Even if you are unaware, you have likely seen photographs of Antelope Canyon near Page in northern Arizona. Antelope Canyon is a bucket list destination for serious photographers (which we aren’t) and slot canyon hikers (which we are).
Antelope Canyon was formed by flash flooding through Navajo Sandstone.
Unfortunately eleven tourists were killed in the lower canyon in 1997 due to flash flooding. These deaths contributed to the area being named a Tribal Park shortly thereafter and the requirement to utilize Navajo guides. The potential for flash flooding is monitored very carefully.
The first problem we encountered with Antelope Canyon was whether to book (well in advance) an Upper or Lower Canyon tour. For no particular reason, I chose the Upper Canyon, “The Crack.” I booked about a week prior to our late September trip and still had limited options.
We were transported to the site in four wheel drive vehicles.
An interesting entrance to the Upper Canyon – walk right in!
There are about 12 people in a tour group, but there are dozens of tours in the canyon at the same time.
The tour guides are awesome, knowing just where and at what angle, to take photographs. Some of the views have been named to reflect something similar outside the canyon. This opportunity was called monument valley.
We enjoyed our tour so much that we inquired about a walk up tour for the Lower Canyon. (We had seen limited “cash only” walk up opportunities at the Upper Canyon.) At about 11:00 am, we got the last tickets for the last lower canyon tour at 4:00.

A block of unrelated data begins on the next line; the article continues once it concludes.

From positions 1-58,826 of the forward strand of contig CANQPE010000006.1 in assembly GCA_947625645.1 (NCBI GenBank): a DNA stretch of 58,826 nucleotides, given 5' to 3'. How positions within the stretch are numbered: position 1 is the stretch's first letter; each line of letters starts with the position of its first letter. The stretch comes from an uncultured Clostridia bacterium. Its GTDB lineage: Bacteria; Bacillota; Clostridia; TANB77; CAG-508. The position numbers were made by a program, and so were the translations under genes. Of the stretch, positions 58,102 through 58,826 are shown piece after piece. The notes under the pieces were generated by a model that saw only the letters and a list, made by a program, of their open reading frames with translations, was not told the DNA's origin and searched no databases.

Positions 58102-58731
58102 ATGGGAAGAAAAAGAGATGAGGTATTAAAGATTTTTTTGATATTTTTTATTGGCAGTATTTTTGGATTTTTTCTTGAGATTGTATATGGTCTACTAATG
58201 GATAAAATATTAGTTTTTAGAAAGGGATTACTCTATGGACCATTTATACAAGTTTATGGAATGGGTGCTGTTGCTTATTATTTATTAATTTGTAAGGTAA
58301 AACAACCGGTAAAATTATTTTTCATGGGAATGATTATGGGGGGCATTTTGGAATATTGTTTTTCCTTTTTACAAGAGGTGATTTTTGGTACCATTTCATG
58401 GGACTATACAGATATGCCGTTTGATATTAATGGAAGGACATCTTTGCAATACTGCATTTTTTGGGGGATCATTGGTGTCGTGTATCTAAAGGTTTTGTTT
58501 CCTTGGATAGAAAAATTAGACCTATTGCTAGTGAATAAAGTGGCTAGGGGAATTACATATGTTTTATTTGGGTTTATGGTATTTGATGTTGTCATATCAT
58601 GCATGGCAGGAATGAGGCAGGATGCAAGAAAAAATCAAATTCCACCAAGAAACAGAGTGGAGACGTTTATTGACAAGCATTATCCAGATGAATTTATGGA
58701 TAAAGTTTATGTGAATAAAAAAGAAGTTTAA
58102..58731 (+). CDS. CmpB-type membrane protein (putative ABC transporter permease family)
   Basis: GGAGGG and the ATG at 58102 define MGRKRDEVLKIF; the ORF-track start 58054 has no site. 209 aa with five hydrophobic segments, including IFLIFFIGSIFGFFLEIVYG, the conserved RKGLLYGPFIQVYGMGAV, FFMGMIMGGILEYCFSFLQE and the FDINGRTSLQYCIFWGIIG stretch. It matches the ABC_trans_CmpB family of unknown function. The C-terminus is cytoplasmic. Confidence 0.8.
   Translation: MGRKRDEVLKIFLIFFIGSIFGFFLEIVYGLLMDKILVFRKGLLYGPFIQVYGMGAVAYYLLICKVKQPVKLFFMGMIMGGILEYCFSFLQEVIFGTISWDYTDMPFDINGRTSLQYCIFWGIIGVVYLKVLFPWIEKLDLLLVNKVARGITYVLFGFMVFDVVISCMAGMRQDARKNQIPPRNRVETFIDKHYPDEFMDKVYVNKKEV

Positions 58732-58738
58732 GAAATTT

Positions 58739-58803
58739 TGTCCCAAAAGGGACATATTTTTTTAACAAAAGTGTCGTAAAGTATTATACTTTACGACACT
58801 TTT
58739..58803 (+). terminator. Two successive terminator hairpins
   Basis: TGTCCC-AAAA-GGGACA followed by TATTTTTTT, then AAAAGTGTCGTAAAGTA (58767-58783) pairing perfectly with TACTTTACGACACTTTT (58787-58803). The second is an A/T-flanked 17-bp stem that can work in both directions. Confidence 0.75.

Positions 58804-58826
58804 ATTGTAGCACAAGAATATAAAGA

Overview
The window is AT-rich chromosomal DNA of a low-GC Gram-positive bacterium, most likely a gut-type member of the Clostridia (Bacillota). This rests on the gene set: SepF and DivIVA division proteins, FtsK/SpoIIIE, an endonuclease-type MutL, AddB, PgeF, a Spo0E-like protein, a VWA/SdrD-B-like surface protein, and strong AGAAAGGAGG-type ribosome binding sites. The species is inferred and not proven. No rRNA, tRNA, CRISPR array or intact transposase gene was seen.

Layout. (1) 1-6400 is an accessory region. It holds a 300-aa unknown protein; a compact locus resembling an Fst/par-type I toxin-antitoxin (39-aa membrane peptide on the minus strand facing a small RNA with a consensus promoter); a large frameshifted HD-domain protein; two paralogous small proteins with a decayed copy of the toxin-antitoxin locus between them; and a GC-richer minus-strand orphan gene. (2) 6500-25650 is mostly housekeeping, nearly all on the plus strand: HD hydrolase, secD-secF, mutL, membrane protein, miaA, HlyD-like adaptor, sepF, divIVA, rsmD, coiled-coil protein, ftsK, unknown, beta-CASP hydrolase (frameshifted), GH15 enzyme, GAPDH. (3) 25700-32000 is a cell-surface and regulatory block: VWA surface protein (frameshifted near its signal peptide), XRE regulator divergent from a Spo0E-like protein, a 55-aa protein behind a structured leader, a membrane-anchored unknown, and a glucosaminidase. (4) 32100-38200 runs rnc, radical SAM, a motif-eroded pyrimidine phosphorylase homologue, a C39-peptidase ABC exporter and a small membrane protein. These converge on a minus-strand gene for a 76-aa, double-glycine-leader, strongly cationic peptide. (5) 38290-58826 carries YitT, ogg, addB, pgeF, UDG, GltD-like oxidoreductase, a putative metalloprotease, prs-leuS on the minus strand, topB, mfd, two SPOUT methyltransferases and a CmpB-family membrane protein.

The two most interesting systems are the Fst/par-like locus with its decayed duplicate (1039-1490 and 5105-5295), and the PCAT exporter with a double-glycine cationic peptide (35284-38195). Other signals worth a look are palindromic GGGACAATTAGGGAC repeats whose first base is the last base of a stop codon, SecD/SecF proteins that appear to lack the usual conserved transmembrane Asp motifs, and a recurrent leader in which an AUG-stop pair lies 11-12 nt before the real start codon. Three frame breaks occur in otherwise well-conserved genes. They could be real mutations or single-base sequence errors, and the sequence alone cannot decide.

With hours to wander, we ventured to other sites near Page. First was the Horshshoe Bend of the Colorado River, the same river that formed and traverses through the Grand Canyon.
Then we went to Antelope Point Marina and enjoyed a boat tour of this section of Lake Powell.
We enjoyed three house boat vacations on Lake Powell many years ago and, while at the marina, decided to take a look inside the new houseboats available for rent.
At 4:00 we connected with our tour guide. Unlike just walking in the Upper Canyon, this time we took the stairs and descended into Lower Antelope canyon, “The Corkscrew.”
There were sets of stairs throughout the tour which could be problematic for some.
There are so many interesting features in the sandstone.
Like before, our tour guide knew when and how to get the best pictures, mostly with cell phones. Only two of us on tour had regular cameras and Randy’s phone photos, taken by the guide, were often better than those from my real camera (on automatic settings), also taken by the guide. If photography had been the primary reason for this adventure – not knowing how to use my camera would have been a real problem!
One “photography tour” is offered each day, presumably allowing more time at the best time of the day for light angles. On the day we were there those tours were at about noon. (Our tours were early and late.) If photography is important to you, take that into consideration and book even further in advance!
Although not a real problem, we would be hard pressed to pick a favorite between the canyons . Both are amazingly beautiful, just different. The Upper Canyon is taller and has wider openings. The Lower Canyon is truly a corkscrew. Both of our Navajo tour guides were great!
Our biggest Antelope Canyon problem going forward – The bar for future slot canyon hikes is very, very high!